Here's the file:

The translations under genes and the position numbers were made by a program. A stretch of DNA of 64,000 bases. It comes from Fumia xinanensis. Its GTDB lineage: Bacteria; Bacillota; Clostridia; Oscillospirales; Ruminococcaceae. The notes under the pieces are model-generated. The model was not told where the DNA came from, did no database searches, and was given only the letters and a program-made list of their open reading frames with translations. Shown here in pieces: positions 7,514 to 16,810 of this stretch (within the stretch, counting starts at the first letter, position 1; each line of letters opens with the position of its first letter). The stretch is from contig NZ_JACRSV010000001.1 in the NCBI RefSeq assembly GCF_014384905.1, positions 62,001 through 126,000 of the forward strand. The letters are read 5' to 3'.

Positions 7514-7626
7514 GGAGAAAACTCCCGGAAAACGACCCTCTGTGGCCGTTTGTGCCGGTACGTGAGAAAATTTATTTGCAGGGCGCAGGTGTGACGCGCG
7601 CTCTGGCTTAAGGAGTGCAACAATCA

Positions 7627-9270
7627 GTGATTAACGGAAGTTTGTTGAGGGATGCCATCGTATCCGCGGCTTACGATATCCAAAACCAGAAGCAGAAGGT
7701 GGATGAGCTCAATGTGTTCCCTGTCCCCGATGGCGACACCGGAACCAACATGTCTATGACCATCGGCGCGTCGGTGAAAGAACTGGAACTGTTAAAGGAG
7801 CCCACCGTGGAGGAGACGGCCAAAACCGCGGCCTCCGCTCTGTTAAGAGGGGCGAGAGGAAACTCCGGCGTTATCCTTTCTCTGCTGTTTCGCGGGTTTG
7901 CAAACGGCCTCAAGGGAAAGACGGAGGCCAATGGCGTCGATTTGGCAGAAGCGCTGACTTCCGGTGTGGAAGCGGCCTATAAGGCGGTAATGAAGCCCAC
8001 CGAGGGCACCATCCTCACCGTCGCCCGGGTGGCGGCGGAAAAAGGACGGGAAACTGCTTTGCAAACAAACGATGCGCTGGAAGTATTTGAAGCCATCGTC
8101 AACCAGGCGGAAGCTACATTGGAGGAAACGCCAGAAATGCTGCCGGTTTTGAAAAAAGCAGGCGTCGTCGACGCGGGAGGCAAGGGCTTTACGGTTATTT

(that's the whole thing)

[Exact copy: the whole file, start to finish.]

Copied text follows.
The translations under genes and the position numbers were made by a program. A stretch of DNA of 64,000 bases. It comes from Fumia xinanensis. Its GTDB lineage: Bacteria; Bacillota; Clostridia; Oscillospirales; Ruminococcaceae. The notes under the pieces are model-generated. The model was not told where the DNA came from, did no database searches, and was given only the letters and a program-made list of their open reading frames with translations. Shown here in pieces: positions 7,514 to 16,810 of this stretch (within the stretch, counting starts at the first letter, position 1; each line of letters opens with the position of its first letter). The stretch is from contig NZ_JACRSV010000001.1 in the NCBI RefSeq assembly GCF_014384905.1, positions 62,001 through 126,000 of the forward strand. The letters are read 5' to 3'.

Positions 7514-7626
7514 GGAGAAAACTCCCGGAAAACGACCCTCTGTGGCCGTTTGTGCCGGTACGTGAGAAAATTTATTTGCAGGGCGCAGGTGTGACGCGCG
7601 CTCTGGCTTAAGGAGTGCAACAATCA

Positions 7627-9270
7627 GTGATTAACGGAAGTTTGTTGAGGGATGCCATCGTATCCGCGGCTTACGATATCCAAAACCAGAAGCAGAAGGT
7701 GGATGAGCTCAATGTGTTCCCTGTCCCCGATGGCGACACCGGAACCAACATGTCTATGACCATCGGCGCGTCGGTGAAAGAACTGGAACTGTTAAAGGAG
7801 CCCACCGTGGAGGAGACGGCCAAAACCGCGGCCTCCGCTCTGTTAAGAGGGGCGAGAGGAAACTCCGGCGTTATCCTTTCTCTGCTGTTTCGCGGGTTTG
7901 CAAACGGCCTCAAGGGAAAGACGGAGGCCAATGGCGTCGATTTGGCAGAAGCGCTGACTTCCGGTGTGGAAGCGGCCTATAAGGCGGTAATGAAGCCCAC
8001 CGAGGGCACCATCCTCACCGTCGCCCGGGTGGCGGCGGAAAAAGGACGGGAAACTGCTTTGCAAACAAACGATGCGCTGGAAGTATTTGAAGCCATCGTC
8101 AACCAGGCGGAAGCTACATTGGAGGAAACGCCAGAAATGCTGCCGGTTTTGAAAAAAGCAGGCGTCGTCGACGCGGGAGGCAAGGGCTTTACGGTTATTT